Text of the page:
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Robert Mugabe delivers a speech at the launch of his party's election campaign in Harare, Zimbabwe.THE president of Zimbabwe, Robert Mugabe, used $850m of diamond money to rig the country’s elections, intelligence documents obtained by The Sunday Times reveal.

The documents, dated June 3, detail how Chinese and Zimbabwean diamond companies pumped cash into a war chest used by Mugabe to manipulate the results of the election and intimidate the population.

As Zimbabweans prepared for another five years of autocratic rule after the country’s electoral commission announced that Mugabe had won the presidential elections with 61 per cent of the vote.

The classified documents reveal how Mugabe’s Zanu-PF party received $800m from two diamond mining companies controlled by Chinese investors and senior military commanders in the Zimbabwean army, police and intelligence services. Joseph Kabila, president of the Democratic Republic of the Congo, allegedly gave $85m and the government of Equatorial Guinea gave $92m to the slush fund.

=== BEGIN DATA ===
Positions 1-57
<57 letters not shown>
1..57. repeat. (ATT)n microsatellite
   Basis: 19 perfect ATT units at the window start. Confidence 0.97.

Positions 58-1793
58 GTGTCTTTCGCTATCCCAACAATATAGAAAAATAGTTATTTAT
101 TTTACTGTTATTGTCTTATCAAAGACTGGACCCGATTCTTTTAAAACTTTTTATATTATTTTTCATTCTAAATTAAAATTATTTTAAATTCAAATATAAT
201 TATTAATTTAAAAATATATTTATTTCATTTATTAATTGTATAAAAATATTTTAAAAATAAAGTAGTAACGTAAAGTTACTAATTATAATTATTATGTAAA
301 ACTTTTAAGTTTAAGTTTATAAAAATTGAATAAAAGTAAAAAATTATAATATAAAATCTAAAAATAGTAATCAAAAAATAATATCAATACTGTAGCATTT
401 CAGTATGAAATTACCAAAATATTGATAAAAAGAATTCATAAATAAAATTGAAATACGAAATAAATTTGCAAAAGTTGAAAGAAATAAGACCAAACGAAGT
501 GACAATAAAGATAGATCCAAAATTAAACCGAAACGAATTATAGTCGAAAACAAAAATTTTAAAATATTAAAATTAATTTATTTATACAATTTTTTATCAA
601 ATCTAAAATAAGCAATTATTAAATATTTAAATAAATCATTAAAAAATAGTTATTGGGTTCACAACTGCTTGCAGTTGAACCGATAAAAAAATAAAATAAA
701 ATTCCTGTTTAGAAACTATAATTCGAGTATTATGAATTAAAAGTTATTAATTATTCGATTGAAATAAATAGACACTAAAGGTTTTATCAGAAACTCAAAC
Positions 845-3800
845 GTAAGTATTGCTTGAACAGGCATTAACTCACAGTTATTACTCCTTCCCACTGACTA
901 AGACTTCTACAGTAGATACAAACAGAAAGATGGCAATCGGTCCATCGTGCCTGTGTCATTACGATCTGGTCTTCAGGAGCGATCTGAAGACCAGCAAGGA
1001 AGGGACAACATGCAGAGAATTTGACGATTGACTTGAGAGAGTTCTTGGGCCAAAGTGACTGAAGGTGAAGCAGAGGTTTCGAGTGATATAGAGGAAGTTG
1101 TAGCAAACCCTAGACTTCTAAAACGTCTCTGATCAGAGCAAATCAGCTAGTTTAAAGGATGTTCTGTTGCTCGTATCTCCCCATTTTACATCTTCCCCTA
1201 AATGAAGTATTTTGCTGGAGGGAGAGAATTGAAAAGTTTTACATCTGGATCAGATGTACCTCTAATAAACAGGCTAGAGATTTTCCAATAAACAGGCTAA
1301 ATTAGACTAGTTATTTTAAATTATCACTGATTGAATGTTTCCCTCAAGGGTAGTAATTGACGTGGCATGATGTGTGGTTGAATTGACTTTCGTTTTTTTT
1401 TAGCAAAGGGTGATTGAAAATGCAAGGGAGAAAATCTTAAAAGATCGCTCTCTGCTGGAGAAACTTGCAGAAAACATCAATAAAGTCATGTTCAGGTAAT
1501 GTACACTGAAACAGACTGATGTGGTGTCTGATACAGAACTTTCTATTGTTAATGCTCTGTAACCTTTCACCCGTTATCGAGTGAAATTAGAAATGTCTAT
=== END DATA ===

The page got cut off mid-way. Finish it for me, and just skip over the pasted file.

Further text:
Zanu-PF used the money to pay an Israeli firm, which the documents name, to rig the electoral roll, according to the documents. The company requested $3bn “to secure 50 per cent of the adult vote” for Mugabe.

The documents also disclose that Zimbabwe’s intelligence service, the Central Intelligence Organisation (CIO), spied on communications between foreign diplomats in the run up to last week’s elections. One document says that conversations between David Cameron and Jacob Zuma, the South African president, were monitored by the CIO.

The documents also accuse Morgan Tsvangirai, leader of the opposition party, the Movement for Democratic Change (MDC), of passing state secrets to foreign governments, putting Tsvangirai at risk of arrest.

The debate about the extent to which Mugabe rigged the elections has centred on an elusive document contained in 1,958 ring binders and weighing more than two tons – the electoral roll.

In many areas, particularly in places considered to be Zanu-PF strongholds, the number of registered voters far exceeded the adult population.

“How is this possible?” asked one political adviser with strong links to the government, before bursting into laughter. “Zanu-PF created millions of ghost voters they then used to swing the elections in their favour.”